Distribution and genetic diversity of five invasive pests of Eucalyptus in sub-Saharan Africa.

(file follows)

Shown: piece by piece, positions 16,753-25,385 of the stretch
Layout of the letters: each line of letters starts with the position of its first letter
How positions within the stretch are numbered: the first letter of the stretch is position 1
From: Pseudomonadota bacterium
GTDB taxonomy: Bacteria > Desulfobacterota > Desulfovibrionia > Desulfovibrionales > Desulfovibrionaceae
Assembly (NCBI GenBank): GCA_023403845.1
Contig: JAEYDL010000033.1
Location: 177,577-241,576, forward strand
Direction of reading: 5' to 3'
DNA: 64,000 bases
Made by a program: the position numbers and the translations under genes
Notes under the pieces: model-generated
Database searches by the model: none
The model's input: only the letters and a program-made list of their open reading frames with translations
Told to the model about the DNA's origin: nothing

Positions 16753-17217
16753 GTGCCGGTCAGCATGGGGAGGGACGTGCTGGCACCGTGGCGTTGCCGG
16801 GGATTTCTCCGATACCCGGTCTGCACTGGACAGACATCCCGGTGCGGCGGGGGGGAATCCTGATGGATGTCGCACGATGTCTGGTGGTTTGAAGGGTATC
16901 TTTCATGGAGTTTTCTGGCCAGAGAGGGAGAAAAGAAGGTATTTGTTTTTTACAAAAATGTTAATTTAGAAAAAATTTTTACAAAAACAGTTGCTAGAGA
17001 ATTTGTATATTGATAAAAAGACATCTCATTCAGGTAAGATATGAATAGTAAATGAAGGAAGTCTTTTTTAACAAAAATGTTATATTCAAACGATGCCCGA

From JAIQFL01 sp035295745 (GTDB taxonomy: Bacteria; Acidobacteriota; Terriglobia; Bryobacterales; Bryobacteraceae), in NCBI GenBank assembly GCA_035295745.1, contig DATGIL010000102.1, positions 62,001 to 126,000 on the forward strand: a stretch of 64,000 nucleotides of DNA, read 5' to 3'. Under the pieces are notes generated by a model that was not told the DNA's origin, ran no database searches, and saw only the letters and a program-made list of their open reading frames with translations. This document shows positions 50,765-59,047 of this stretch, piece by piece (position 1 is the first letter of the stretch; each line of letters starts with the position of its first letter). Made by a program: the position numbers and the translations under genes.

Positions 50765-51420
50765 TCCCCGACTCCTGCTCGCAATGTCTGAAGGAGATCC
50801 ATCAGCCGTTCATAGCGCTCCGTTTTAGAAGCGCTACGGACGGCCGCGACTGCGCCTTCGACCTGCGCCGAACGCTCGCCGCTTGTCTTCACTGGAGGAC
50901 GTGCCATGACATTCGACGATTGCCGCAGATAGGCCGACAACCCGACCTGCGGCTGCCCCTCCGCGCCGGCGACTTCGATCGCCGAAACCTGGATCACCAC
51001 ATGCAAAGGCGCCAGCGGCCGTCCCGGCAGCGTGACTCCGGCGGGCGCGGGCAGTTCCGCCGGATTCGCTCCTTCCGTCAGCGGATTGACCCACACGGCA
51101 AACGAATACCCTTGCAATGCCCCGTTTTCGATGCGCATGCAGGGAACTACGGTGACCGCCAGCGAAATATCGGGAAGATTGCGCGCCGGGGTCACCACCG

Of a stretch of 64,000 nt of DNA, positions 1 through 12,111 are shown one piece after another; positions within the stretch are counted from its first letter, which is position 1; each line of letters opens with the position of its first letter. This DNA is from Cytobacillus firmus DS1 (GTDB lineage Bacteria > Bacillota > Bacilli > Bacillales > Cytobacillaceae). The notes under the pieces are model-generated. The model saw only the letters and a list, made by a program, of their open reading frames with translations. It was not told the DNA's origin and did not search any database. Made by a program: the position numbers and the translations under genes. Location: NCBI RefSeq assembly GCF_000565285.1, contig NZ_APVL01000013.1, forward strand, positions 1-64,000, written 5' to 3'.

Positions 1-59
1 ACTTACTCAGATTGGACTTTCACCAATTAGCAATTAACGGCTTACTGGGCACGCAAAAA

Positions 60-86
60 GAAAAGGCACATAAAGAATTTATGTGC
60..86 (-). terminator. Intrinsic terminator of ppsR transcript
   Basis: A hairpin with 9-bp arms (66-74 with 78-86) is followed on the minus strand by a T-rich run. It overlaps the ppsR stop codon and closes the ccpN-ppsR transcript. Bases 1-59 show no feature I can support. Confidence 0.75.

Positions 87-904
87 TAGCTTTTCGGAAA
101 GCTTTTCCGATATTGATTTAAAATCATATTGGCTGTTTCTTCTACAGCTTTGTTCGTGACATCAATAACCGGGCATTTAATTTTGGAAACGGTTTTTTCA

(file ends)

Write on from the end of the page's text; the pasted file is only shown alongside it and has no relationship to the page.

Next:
Eucalyptus is one of the most planted tree genera across the world, but is heavily challenged by invasive insect pests originating from the native range of these trees. The rate of introduction of non-native Eucalyptus-feeding insects has increased globally, including in sub-Saharan Africa where Eucalyptus trees have an important socio-economic role. In this study, we mapped the distribution and examined the genetic diversity of non-native Eucalyptus insect pests in 14 countries across sub-Saharan Africa. We focused on five foliage-feeding insect pests of Eucalyptus which are known to be present in the region, namely the bluegum chalcid wasp, Leptocybe invasa; the redgum lerp psyllid, Glycaspis brimblecombei; the bronze bug, Thaumastocoris peregrinus; the Eucalyptus weevil, Gonipterus sp.n.2; and the Eucalyptus gall wasp, Ophelimus maskelli. Insect samples were collected through structured surveys and small-scale sampling which were both combined with published literature to determine the distribution of these insect pests. Genetic diversity of each of these insect pests was estimated/assessed based on mitochondrial cytochrome oxidase I (COI) or cytochrome b (Cyt b) sequence data. Except O. maskelli, which is a relatively recent arrival, the other insect pests were found broadly distributed across the sampled countries, with first reports in many countries. Analysis of genetic diversity confirmed a common origin of geographically distant populations for G. brimblecombei and O. maskelli, moderate diversity for T. peregrinus and Gonipterus sp.n.2 and at least two distinct lineages for L. invasa. Two divergent haplogroups of L. invasa, with overlapping geographic range were confirmed in Ghana, Malawi, Sierra Leone, South Africa and Zimbabwe. Compared to published literature, new haplotypes were detected for T. peregrinus, Gonipterus sp.n.2 and L. invasa, suggesting multiple introduction of those pests in the region. Results of this study will have implications for quarantine, management and future research of Eucalyptus insect pests in the region and beyond.